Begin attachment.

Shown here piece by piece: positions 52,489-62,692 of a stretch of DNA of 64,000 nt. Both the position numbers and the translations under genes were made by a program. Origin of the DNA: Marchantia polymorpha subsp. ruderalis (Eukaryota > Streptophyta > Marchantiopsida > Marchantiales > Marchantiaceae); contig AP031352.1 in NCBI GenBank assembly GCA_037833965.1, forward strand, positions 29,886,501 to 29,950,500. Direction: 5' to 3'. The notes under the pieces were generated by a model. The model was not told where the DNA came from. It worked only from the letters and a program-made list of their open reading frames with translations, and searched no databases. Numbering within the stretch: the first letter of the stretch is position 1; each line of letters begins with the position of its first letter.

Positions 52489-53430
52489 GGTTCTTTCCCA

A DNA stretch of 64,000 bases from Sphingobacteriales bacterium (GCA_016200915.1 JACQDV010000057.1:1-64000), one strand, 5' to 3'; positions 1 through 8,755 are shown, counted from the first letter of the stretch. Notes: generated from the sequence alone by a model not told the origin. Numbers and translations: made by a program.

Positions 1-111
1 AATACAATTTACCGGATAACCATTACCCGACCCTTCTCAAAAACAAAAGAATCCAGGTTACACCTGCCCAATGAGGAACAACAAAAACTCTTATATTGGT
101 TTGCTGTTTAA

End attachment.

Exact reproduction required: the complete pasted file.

Shown here piece by piece: positions 52,489-62,692 of a stretch of DNA of 64,000 nt. Both the position numbers and the translations under genes were made by a program. Origin of the DNA: Marchantia polymorpha subsp. ruderalis (Eukaryota > Streptophyta > Marchantiopsida > Marchantiales > Marchantiaceae); contig AP031352.1 in NCBI GenBank assembly GCA_037833965.1, forward strand, positions 29,886,501 to 29,950,500. Direction: 5' to 3'. The notes under the pieces were generated by a model. The model was not told where the DNA came from. It worked only from the letters and a program-made list of their open reading frames with translations, and searched no databases. Numbering within the stretch: the first letter of the stretch is position 1; each line of letters begins with the position of its first letter.

Positions 52489-53430
52489 GGTTCTTTCCCA

A DNA stretch of 64,000 bases from Sphingobacteriales bacterium (GCA_016200915.1 JACQDV010000057.1:1-64000), one strand, 5' to 3'; positions 1 through 8,755 are shown, counted from the first letter of the stretch. Notes: generated from the sequence alone by a model not told the origin. Numbers and translations: made by a program.

Positions 1-111
1 AATACAATTTACCGGATAACCATTACCCGACCCTTCTCAAAAACAAAAGAATCCAGGTTACACCTGCCCAATGAGGAACAACAAAAACTCTTATATTGGT
101 TTGCTGTTTAA